EOPA Veterans, who are elected officials, tell Congress make funding for Land Water Conservation permanent
Article and still photos by Ramona du Houx in Maine Insights
Veterans who are also lawmakers traveled to D.C. to urge Sec. Zinke to reauthorize the Land and Water Conservation Fund, which brings millions to each state every year for the upkeep of our parks and other public lands.
"We are committed to preserving and protecting America’s public lands — by doing so we are continuing our mission to preserve and protect our nation," said Former Maine State Rep. Alexander Cornell du Houx, who served in the Marines in Iraq and is now a Lieutenant in the Navy Reserves.
Before their visit to Capitol Hill, the Elected Officials to Protect America's Lands had 80 veterans who are elected officials sign on to a letter they sent to Sec. Zinke insisting that he reauthorize the LWCF in full.
A week after their D.C. visit - where they called on 7 U.S. Senators to educate them about the effort - the bill supporting the LWCF made it out of committee, where it had been stalled for a year.
"The apparent Permanente resolution of the LWCF budget is a critical step in fostering both better stewardship of our natural spaces and an important symbol: Veterans can play a helpful role in facilitating good policy,” said State Representative Paul Evans (OR). “It’s our job to stand up, as veterans, and make sure government works for everyone. I went to D.C. because we have to make sure sustainability and stewardship are national priorities. Our natural spaces are at least as important, in terms of national security, as our oil.”
Now the bill needs to be brought to the floor of Congress for a vote.
"While having the bill come out of committee is an important milestone, there is more work to be done. I'm glad our delegation had the opportunity to met with our US. Senators. With 80 veterans who are lawmakers signing the letter to Sec. Zinke insisting on reauthorization of LWCF I feel we've played our part. Veterans understand the importance of our natural places that give solace to millions. They are a part of our cultural heritage, without them we wouldn't be the nation we are,” said State Representative Debra Maria Sarinana (NM). “LWCF needs permanent reauthorization as well as full and dedicated funding. As the Committee moves to advance legislation allocating energy revenues for other purposes, it is vital that Congress continues to provide guaranteed funding to LWCF."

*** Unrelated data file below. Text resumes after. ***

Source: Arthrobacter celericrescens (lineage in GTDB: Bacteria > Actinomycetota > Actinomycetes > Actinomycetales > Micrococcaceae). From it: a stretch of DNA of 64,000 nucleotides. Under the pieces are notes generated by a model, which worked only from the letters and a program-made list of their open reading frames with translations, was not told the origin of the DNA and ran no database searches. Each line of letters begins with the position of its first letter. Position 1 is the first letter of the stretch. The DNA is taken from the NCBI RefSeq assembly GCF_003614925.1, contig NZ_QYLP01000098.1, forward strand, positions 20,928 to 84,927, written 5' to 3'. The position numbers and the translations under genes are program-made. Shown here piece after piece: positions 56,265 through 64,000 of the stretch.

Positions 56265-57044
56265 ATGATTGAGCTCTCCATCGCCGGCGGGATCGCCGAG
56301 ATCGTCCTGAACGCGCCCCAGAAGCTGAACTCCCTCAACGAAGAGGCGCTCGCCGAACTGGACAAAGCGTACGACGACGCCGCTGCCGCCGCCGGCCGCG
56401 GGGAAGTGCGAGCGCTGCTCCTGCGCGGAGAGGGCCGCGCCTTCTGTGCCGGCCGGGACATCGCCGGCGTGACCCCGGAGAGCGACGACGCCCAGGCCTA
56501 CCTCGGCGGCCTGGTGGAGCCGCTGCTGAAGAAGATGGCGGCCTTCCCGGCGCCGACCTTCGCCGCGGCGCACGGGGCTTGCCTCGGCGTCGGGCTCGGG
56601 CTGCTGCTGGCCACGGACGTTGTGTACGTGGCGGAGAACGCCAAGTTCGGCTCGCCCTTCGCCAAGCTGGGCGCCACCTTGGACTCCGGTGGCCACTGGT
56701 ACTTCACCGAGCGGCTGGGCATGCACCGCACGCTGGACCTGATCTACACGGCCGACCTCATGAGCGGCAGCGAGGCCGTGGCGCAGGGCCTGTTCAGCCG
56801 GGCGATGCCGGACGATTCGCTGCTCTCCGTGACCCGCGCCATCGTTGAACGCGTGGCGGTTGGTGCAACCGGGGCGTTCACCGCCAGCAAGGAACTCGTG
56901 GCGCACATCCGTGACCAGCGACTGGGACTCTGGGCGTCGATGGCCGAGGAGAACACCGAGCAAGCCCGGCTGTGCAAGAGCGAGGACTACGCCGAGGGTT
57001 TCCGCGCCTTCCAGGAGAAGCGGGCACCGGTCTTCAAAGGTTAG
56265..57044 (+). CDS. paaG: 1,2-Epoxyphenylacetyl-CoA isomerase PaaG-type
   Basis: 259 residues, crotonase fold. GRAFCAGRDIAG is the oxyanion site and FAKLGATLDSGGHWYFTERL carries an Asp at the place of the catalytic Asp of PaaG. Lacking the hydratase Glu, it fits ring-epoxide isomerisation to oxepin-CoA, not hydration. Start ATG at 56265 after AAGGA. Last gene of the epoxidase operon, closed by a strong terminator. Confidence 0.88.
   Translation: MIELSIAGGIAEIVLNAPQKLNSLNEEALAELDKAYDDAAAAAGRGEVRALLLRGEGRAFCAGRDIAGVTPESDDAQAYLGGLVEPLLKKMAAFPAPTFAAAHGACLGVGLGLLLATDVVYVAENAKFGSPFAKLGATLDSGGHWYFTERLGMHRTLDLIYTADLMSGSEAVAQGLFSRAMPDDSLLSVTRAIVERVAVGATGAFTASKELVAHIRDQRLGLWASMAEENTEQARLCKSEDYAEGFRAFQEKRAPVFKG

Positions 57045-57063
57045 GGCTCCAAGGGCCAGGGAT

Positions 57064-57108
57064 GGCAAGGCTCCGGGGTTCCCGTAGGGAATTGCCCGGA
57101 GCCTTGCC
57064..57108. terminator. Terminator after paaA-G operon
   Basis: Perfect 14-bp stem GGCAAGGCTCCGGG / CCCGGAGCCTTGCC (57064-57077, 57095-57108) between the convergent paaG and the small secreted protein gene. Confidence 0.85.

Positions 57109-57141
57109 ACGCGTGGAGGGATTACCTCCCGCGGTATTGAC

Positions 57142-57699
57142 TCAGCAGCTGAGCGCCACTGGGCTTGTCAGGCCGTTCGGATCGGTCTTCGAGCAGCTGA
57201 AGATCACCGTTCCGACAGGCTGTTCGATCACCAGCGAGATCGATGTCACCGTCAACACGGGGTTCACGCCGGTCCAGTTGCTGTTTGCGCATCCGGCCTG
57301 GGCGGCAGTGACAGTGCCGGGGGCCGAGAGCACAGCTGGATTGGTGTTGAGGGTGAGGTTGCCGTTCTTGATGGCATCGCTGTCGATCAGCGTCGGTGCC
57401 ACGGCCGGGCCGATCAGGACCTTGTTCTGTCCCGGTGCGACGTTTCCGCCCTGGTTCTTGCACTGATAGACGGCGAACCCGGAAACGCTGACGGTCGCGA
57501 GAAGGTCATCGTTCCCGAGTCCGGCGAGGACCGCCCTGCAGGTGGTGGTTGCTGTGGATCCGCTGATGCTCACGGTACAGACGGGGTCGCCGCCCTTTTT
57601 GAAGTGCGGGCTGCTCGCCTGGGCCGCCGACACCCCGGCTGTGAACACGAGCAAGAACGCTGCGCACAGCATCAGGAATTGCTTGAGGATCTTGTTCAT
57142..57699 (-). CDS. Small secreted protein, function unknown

Since 1964, LWCF has touched every state, conserving national parks and forests, land by rivers, lakes and oceans, working forests, farms and ranches, fish and wildlife refuges, trails, and more than 41,000 state and local parks in every corner of the United States. All this has been done at no cost to taxpayers as the program is entirely funded through royalties collected on offshore drilling.
"Congress needs to be reminded that our natural resources cannot be neglected. I was pleased to join with my state legislative colleagues to make the case to renew the Land and Water Conservation Fund in Washington," said Assistant Speaker of the House, Felix W. Ortiz (NY).
The LWCF runs out of funding Sept. 30, 2018.
Members of the Elected Officials to Protect America's Lands met with Sen. Rob Wyden, and other U.S. Senators, on Sept 6th on Capitol Hill to urge the reauthorization of the Land and Water Conservation Fund. Sen Wyden, and all the Congressional members they met met with are supportive of the LWCF becoming fully funded. From left to right in the back: State Sen. Rick Kolowski (NE), Asm. Felix Ortiz (NY) US Senator Rob Wyden, State Rep. Paul Evans, Former State Rep. Alexander Cornell du Houx, (ME) Delegate Pat Young (MD). In the front: State Rep. Debbie Sarinana,(NM) and Rep. Michael Sheehy (OH).
The elected officials met with the following Members of Congress:
- Sen. Ron Wyden (OR)
- Sen. Jeff Merkley (OR)
- Sen. Martin Heinrich (NM)
- Sen. Tom Udall (NM)
- Sen. Angus King (ME)
- Rep. Peter DeFazio (OR-4)
- Sen. Chuck Schumer (NY)
- Sen. Rob Portman (OH)